Bitter news for wine makers

Posted by: Adam Aston on February 25, 2008

For many great wine growing regions, a warming planet doesn’t mean a sudden end of production, but we may see a slow degradation of wine quality as vineyards overheat, dry out, and soil chemistry changes. These are among the grimmer findings at the second conference on Climate Change & Wine, which ended last week in Barcelona, Spain. Since the first conference, a few years back, scientists have deepened their understanding of what higher levels of CO2 will mean for grapes’ delicate flavors and speculated further into a future when rising temperatures not only open up new growing territories — from England to inland China — but ruin many of the birthplaces of important wine varieties. Reporting for the LA Times, Corie Brown writes, “Scientists told wine makers… to expect natural acidity to drop, colors to fade and alcohol levels to rise. Aromas could vanish. In short, wine may gradually lose the complexity wine lovers appreciate. And as rising levels of carbon dioxide encourage out-of-control vegetative growth, the green, herbaceous flavors consumers deplore may well increase.” Read more here. Raise a glass now, for the future looks uncertain.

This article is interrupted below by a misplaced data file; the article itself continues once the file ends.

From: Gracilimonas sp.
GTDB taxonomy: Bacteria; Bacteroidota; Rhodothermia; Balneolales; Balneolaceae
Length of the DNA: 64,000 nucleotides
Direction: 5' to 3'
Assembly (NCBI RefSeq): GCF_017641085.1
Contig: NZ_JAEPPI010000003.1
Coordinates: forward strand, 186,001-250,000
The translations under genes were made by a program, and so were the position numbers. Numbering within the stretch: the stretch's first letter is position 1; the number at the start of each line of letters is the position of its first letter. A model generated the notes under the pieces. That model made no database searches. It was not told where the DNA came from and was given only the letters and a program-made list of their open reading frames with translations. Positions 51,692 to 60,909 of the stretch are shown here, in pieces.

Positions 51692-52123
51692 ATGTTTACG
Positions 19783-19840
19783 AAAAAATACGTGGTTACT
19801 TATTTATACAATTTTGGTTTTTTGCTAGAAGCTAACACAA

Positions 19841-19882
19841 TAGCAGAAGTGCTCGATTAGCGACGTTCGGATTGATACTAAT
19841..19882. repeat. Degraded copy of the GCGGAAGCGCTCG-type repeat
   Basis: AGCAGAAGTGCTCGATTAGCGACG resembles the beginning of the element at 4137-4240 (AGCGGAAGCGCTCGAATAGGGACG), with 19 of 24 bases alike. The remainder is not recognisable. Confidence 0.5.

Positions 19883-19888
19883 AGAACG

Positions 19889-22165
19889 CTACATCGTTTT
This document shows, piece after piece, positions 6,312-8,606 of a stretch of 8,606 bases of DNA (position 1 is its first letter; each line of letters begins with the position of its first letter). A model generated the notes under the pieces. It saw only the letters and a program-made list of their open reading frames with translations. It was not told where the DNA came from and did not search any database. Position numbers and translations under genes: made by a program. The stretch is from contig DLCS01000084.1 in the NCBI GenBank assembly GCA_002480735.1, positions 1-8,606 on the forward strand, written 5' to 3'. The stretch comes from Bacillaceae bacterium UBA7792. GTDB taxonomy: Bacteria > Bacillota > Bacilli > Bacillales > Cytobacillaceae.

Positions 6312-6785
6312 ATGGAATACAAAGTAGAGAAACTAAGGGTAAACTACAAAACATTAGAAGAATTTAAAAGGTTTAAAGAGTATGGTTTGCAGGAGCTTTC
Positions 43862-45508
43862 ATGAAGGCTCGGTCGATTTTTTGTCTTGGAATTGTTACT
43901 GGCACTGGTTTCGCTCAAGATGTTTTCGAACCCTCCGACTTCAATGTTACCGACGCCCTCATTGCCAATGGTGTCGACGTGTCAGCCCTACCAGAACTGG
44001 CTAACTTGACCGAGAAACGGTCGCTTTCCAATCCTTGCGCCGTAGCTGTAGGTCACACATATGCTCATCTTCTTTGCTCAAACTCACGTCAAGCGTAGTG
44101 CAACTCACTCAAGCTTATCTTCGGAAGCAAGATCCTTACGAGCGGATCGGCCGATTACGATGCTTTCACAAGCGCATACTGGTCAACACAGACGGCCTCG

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BusinessWeek correspondents John Carey and Mark Scott, cover the green scene, keeping on top of the business aspects of energy, the environment and climate change, as well as the technologies, policies, markets and people that are shaping how the earth's resources will be used in the century ahead.

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